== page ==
Oakland County man arraigned on multiple charges, pretending to be cop

Michigan

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WASHTENAW COUNTY, Mich. (WLNS) — A conservation officer’s routine stop on Sept. 21 in Washtenaw county led to a man’s arraignment on four felony counts and one misdemeanor count.

Department of Natural Resources (DNR) Officer Brandon Hartleben was on patrol near Spencer on the morning of Sept. 21 when he found a car approximately six feet down the embankment, off of the roadway.

According to DNR, Hartleben saw that the car had some damage to the side of it, likely from going off of the road.

The man, 63-year-old Clarkston native George Michael Galbraith, identified himself as a member of the Waterford Township Police Department, holding a badge out of the window upon Hartleben’s arrival.

The badge appeared to be fake and displayed “Crime Prevention Officer” on it. Hartleben then confirmed that Galbraith is not employed by Waterford Township nor involved in any current hiring processes.

After the man got out of the car, Hartleben found a gun and Sam Browne-style belt stuffed next to the driver’s seat. The belt contained a single handcuff case and a gun holster containing a loaded Smith and Wesson M&P .40-caliber pistol.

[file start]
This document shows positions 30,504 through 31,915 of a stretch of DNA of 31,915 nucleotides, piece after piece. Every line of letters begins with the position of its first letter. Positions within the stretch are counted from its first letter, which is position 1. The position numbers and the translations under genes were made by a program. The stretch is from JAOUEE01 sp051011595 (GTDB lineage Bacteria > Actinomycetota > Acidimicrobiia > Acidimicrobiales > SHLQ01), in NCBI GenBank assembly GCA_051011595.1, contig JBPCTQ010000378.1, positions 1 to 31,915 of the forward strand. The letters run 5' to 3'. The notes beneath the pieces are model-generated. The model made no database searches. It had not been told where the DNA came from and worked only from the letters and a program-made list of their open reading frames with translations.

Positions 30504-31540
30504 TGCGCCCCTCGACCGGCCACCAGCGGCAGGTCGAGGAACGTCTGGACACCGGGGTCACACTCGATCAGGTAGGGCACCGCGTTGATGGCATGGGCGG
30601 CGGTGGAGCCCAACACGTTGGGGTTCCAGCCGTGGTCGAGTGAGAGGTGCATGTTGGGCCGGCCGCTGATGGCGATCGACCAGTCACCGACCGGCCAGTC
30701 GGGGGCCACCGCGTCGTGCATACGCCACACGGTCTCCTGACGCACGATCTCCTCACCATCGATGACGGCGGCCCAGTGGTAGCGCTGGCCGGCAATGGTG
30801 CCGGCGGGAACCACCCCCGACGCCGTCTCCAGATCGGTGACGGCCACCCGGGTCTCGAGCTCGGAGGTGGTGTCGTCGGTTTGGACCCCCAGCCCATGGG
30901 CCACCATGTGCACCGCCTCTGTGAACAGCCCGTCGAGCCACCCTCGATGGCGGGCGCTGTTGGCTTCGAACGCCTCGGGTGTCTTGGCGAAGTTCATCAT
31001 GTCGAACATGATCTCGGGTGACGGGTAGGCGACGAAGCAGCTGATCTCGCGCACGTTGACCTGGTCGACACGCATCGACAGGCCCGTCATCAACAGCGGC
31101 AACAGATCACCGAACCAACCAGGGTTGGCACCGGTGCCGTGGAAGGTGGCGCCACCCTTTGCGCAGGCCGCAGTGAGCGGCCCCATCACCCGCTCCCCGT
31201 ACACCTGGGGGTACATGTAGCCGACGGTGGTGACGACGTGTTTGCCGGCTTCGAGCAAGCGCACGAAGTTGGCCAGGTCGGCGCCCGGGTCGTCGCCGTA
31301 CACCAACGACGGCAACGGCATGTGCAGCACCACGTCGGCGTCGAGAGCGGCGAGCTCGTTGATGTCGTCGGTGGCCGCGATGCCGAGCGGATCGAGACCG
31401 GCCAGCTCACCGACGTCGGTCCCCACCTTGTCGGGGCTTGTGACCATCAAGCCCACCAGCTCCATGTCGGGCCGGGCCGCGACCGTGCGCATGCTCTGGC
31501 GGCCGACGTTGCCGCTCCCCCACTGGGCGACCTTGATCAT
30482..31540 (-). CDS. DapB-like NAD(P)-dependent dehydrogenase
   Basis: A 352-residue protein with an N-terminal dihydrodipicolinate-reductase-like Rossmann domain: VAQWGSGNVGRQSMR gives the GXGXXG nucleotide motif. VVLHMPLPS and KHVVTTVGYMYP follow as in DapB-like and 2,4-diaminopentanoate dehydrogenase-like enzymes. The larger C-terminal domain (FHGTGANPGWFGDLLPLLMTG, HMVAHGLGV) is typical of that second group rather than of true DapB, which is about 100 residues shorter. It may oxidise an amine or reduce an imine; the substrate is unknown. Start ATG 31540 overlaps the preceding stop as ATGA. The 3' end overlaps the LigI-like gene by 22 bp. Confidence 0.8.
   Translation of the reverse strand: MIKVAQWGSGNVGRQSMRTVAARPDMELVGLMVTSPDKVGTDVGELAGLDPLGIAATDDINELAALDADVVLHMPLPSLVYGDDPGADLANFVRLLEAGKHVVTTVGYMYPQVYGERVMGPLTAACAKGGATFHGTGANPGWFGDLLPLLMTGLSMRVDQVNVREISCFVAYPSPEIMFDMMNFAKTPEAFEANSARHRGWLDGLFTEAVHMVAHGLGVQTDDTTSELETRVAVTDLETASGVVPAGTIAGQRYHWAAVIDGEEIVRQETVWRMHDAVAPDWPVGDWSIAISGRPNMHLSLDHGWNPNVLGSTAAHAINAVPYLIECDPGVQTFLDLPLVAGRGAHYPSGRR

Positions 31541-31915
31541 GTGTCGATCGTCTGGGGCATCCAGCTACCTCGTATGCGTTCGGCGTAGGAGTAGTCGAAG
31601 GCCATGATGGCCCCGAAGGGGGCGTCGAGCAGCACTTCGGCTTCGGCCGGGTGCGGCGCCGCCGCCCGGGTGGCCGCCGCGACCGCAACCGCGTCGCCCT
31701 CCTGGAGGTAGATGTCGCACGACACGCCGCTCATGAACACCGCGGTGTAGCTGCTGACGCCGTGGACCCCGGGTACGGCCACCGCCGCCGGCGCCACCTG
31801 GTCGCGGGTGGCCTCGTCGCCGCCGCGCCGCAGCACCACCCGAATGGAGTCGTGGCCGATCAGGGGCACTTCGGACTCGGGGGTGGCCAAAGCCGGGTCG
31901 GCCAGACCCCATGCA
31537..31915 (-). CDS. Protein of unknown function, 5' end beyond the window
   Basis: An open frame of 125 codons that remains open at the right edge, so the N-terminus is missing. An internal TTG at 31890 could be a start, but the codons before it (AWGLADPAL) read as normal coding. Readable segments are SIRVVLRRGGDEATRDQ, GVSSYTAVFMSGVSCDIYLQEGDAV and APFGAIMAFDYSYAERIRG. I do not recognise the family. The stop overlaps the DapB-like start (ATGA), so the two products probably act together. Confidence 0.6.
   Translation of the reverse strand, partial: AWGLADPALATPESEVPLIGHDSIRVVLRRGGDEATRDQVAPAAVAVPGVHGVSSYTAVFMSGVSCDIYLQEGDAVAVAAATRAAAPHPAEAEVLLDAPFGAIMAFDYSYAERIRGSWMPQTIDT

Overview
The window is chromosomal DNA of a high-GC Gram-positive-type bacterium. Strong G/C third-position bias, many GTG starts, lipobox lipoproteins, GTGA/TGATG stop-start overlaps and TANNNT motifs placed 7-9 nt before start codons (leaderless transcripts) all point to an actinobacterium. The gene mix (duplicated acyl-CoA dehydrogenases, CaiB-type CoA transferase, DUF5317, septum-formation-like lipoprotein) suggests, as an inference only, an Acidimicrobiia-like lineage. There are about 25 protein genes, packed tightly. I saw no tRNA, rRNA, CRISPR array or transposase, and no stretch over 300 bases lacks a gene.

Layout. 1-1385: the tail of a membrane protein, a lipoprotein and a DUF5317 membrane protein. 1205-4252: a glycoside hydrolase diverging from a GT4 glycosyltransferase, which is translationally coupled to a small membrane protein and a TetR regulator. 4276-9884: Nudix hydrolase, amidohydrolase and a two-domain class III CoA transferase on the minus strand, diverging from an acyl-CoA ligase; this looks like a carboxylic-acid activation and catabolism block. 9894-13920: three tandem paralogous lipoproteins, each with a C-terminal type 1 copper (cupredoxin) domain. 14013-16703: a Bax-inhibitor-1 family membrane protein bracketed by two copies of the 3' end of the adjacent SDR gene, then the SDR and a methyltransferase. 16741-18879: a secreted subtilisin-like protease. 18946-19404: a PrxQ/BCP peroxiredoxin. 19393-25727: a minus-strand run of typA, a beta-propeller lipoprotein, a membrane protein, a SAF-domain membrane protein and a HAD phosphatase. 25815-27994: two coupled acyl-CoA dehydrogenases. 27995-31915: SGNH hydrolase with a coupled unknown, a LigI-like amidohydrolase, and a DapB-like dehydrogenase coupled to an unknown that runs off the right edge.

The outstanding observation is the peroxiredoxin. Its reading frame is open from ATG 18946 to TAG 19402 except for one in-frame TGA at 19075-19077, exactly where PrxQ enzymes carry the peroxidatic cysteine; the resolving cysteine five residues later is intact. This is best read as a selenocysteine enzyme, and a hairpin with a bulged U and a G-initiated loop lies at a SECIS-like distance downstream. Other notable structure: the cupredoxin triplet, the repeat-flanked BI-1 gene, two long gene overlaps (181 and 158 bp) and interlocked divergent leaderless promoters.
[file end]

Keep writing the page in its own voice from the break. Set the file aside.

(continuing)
Additionally, Galbraith wore a coat with a zip-on attachment that read “POLICE.” Hartleben also discovered a cased shotgun loaded in the tube and a cased Smith and Wesson .380 handgun in the trunk of the car.

“Luckily, this man was taken into custody without incident,” said F/Lt. Todd Szyska, of the DNR’s Law Enforcement Division, District 9, and Hartleben’s supervisor. “Falsely representing yourself as a peace officer is an egregious breach of public trust, and we are glad this man is off the road.”

Galbraith was arraigned Friday in 14A District Court in Ann Arbor on a four-count felony warrant and a one-year misdemeanor charge including:

  • Carrying a concealed weapon.
  • Firearm possession by felon.
  • Ammunition possession by felon.
  • Possession of dangerous weapon (billy club).
  • Falsely representing oneself as a peace officer.

Galbraith’s next court date is yet to be determined.

For each of the felonies, he faces up to five years in prison and a fine of not more than $2,500, plus court costs.

The misdemeanor charge of impersonating a peace officer is punishable by up to one year in prison or a fine of not more than $1,000, or both.

Anyone with information regarding this case should contact F/Lt. Szyska via email at SzyskaT@Michigan.gov.

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